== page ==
Eventually a driver was found for 57 316, stabled at Holyhead for the weekday 'All-Wales Express' and dragged the stricken train to Llandudno Junction where 57 311, which had arrived from Manchester Longsight depot, was coupled on and started back to Crewe as the scheduled return working. Our picture above (by Stéphanie Durrant) shows the scene at Rhyl as 57 316 tows failed 57 308 and train out towards Llandudno Junction, while 57 311 waits in the station to follow as soon as the line is clear.
Above, arrival at Llandudno Junction (Peter Lloyd)
All in all, something out of the ordinary for the staff and railfans perhaps, and a chance for North Wales rail staff to shown their dedication, but not a great day for Virgin Trains or its passengers. Can it be much longer before these troublesome machines are retired?
Above, 57 311 arrives at Llandudno Junction to take charge of the train (Peter Lloyd)
Great Welsh Railway Journeys on TV
The railways of North Wales recently featured in the second series of BBC2's Great British Railway Journeys presented by Michael Portillo, who seen in the 'screen grab' above meeting Larry Davies, Community Rail Officer for the Conwy Valley line and regular contributor to our website. At the time of writing the series is still available for viewing, thanks to the 'Series Catch-up' feature of the BBC iPlayer, and very enjoyable it is too.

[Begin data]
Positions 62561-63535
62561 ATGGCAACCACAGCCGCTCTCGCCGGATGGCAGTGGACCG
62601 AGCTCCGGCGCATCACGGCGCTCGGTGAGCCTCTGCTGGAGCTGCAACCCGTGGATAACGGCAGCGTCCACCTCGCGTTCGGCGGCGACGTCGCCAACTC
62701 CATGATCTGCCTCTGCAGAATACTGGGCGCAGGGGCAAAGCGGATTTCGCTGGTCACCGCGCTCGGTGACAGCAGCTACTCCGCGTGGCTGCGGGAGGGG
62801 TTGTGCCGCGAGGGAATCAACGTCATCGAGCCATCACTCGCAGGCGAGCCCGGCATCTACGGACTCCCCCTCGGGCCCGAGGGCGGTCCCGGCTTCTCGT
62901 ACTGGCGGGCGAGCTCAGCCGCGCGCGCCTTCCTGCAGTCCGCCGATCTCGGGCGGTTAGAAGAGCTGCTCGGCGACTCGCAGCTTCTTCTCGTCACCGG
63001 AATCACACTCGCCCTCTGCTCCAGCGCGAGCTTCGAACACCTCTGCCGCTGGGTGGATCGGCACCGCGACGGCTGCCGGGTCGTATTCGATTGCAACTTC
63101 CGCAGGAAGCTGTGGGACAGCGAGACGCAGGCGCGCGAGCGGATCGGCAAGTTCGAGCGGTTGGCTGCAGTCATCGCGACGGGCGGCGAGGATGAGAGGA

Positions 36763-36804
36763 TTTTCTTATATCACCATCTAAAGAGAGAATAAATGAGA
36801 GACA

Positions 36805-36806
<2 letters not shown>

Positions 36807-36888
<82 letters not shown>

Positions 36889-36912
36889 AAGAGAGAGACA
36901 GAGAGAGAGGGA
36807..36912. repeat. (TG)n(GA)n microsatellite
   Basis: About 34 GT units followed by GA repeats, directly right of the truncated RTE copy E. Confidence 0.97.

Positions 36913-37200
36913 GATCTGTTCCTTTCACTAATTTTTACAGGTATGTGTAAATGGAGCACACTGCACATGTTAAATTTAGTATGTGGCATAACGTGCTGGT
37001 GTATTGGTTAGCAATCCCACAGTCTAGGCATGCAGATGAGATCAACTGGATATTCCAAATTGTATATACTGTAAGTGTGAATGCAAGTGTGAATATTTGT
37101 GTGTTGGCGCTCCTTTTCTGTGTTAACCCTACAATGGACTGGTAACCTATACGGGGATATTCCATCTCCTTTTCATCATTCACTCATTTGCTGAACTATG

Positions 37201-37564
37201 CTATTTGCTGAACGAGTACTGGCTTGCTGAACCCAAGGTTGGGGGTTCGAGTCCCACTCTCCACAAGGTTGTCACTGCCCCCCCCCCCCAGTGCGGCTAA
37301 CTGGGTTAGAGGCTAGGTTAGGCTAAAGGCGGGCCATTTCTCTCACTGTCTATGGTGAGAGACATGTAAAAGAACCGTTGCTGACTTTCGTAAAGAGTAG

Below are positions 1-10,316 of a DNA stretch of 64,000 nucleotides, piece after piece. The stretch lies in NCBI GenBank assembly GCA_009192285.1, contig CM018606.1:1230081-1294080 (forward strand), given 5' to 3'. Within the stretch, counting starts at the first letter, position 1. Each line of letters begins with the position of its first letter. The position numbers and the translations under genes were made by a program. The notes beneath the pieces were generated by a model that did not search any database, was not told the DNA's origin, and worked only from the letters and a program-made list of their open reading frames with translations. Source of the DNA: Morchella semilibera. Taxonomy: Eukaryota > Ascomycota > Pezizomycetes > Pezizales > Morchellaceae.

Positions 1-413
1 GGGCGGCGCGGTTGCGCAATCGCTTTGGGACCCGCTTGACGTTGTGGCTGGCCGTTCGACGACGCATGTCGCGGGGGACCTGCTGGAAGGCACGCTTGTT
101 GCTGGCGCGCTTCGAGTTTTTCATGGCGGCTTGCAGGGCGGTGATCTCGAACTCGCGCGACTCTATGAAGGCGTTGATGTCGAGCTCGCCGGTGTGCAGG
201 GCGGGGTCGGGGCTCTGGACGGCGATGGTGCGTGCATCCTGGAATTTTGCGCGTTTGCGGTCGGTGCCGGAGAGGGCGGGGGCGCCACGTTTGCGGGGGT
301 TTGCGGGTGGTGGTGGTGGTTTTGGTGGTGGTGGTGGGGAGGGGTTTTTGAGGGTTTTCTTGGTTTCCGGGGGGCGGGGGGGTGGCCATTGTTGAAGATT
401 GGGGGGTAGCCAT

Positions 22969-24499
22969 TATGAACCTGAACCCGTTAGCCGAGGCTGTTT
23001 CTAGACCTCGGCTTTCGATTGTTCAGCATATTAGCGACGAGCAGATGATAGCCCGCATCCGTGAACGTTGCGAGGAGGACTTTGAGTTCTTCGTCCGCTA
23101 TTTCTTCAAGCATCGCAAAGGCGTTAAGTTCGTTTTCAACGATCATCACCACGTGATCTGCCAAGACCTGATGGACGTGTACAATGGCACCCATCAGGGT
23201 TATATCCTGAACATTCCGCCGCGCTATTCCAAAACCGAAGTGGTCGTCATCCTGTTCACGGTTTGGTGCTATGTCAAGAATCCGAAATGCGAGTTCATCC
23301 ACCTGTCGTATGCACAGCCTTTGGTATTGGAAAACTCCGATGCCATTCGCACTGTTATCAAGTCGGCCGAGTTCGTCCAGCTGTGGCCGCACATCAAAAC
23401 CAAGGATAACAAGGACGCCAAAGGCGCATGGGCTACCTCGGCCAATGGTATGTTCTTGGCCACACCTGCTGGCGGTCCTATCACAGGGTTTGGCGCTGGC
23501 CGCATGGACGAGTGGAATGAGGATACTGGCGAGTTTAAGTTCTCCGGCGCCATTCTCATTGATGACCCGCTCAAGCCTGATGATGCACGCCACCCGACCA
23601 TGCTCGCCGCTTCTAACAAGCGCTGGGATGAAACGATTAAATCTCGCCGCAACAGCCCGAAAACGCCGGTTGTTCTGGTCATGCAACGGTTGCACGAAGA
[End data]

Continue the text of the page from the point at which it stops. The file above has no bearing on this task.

Railtours to enjoy
The 'English Rivera Express' organised by the Ffestiniog Railway (D&M Group) and Chester Model Railway Club will run on Saturday 16 April. Pick-up is at Hooton, Bache, Wrexham, Gobowen, and Shrewsbury for an excursion to Exeter St Davids, Torquay, Paignton and Kingswear (for Dartmouth). For rare-track enthusiasts the route includes the Chester avoiding line, Maindee curve and the National Rail / Paignton and Dartmouth Steam Railway connection at Paignton. Traction is Class 67 with Riviera Trains coaches. Prices from £59.00. Information on the web or from Laurence Wheeler on 01244 678070.
The 'North Eastern Express' organised by the Mid-Cheshire Rail Users' Association will run on Saturday 7 May. You can board at Chester, Mouldsworth, Cuddington, Greenbank, Northwich, Plumley, Knutsford, Mobberley, Hale, Altrincham, Stockport, Reddish South (!) or Stalybridge for the trip to Darlington, Durham and Newcastle. Full information on the MCRUA website.
Failed again, part 1 - report by Glen Cusack
I received a text message on the evening of 21 January saying that 57 308 Tin Tin was allocated to the 'Saturday Pendolino drag' of 22 January so decided to come over from Ireland and get a few miles haulage with it. After arriving at Holyhead, I undertook the obligatory walk around to platform 1 to view the WAG Express locomotive and stock stabled in the sidings at Holyhead for the weekend as usual. However, unbeknown to anyone at this stage it would ultimately be awoken from its slumber later that day.
Above, 158 831 arrived at Bangor having taken me there as on the 11:23 Holyhead - Birmingham International. I walked over the bridge to be greeted by "delayed" on the departure screens for anything heading towards Bangor. An announcement was made shortly afterwards that the Virgin service was at a stand at Rhyl and couldn't say when it would be on the move again. I assumed it was 57 308 that was the culprit but surely this train wouldn't be so unfortunate as to fail two weeks in a row? The next announcement was that it had then been cancelled, and that the following Arriva service would also be delayed 30 minutes as that had been caught up behind it.